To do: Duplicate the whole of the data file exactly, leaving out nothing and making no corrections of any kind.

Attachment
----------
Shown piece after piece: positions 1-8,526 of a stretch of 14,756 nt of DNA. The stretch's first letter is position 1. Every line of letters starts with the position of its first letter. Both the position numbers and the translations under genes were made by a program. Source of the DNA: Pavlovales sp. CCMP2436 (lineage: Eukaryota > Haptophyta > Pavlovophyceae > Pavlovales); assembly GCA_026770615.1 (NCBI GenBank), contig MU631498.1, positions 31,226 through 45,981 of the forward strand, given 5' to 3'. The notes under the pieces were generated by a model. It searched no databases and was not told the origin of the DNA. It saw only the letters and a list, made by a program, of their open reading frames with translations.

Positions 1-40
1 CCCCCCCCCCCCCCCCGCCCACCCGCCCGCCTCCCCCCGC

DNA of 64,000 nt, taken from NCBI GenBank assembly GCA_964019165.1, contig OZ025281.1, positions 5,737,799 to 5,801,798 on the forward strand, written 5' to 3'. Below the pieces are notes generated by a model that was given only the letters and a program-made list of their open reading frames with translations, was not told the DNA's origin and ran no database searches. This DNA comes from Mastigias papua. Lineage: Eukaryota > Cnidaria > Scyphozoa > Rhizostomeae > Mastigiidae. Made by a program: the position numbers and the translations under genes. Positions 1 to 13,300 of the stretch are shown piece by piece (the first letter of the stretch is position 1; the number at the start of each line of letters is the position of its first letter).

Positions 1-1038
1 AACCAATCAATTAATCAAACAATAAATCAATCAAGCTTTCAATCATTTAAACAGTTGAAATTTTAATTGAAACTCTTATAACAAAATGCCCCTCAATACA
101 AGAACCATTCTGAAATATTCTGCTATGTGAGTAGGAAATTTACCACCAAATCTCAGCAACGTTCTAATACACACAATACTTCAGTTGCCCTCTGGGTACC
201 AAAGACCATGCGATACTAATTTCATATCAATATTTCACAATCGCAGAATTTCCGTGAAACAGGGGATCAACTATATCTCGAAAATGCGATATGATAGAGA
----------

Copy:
Shown piece after piece: positions 1-8,526 of a stretch of 14,756 nt of DNA. The stretch's first letter is position 1. Every line of letters starts with the position of its first letter. Both the position numbers and the translations under genes were made by a program. Source of the DNA: Pavlovales sp. CCMP2436 (lineage: Eukaryota > Haptophyta > Pavlovophyceae > Pavlovales); assembly GCA_026770615.1 (NCBI GenBank), contig MU631498.1, positions 31,226 through 45,981 of the forward strand, given 5' to 3'. The notes under the pieces were generated by a model. It searched no databases and was not told the origin of the DNA. It saw only the letters and a list, made by a program, of their open reading frames with translations.

Positions 1-40
1 CCCCCCCCCCCCCCCCGCCCACCCGCCCGCCTCCCCCCGC

DNA of 64,000 nt, taken from NCBI GenBank assembly GCA_964019165.1, contig OZ025281.1, positions 5,737,799 to 5,801,798 on the forward strand, written 5' to 3'. Below the pieces are notes generated by a model that was given only the letters and a program-made list of their open reading frames with translations, was not told the DNA's origin and ran no database searches. This DNA comes from Mastigias papua. Lineage: Eukaryota > Cnidaria > Scyphozoa > Rhizostomeae > Mastigiidae. Made by a program: the position numbers and the translations under genes. Positions 1 to 13,300 of the stretch are shown piece by piece (the first letter of the stretch is position 1; the number at the start of each line of letters is the position of its first letter).

Positions 1-1038
1 AACCAATCAATTAATCAAACAATAAATCAATCAAGCTTTCAATCATTTAAACAGTTGAAATTTTAATTGAAACTCTTATAACAAAATGCCCCTCAATACA
101 AGAACCATTCTGAAATATTCTGCTATGTGAGTAGGAAATTTACCACCAAATCTCAGCAACGTTCTAATACACACAATACTTCAGTTGCCCTCTGGGTACC
201 AAAGACCATGCGATACTAATTTCATATCAATATTTCACAATCGCAGAATTTCCGTGAAACAGGGGATCAACTATATCTCGAAAATGCGATATGATAGAGA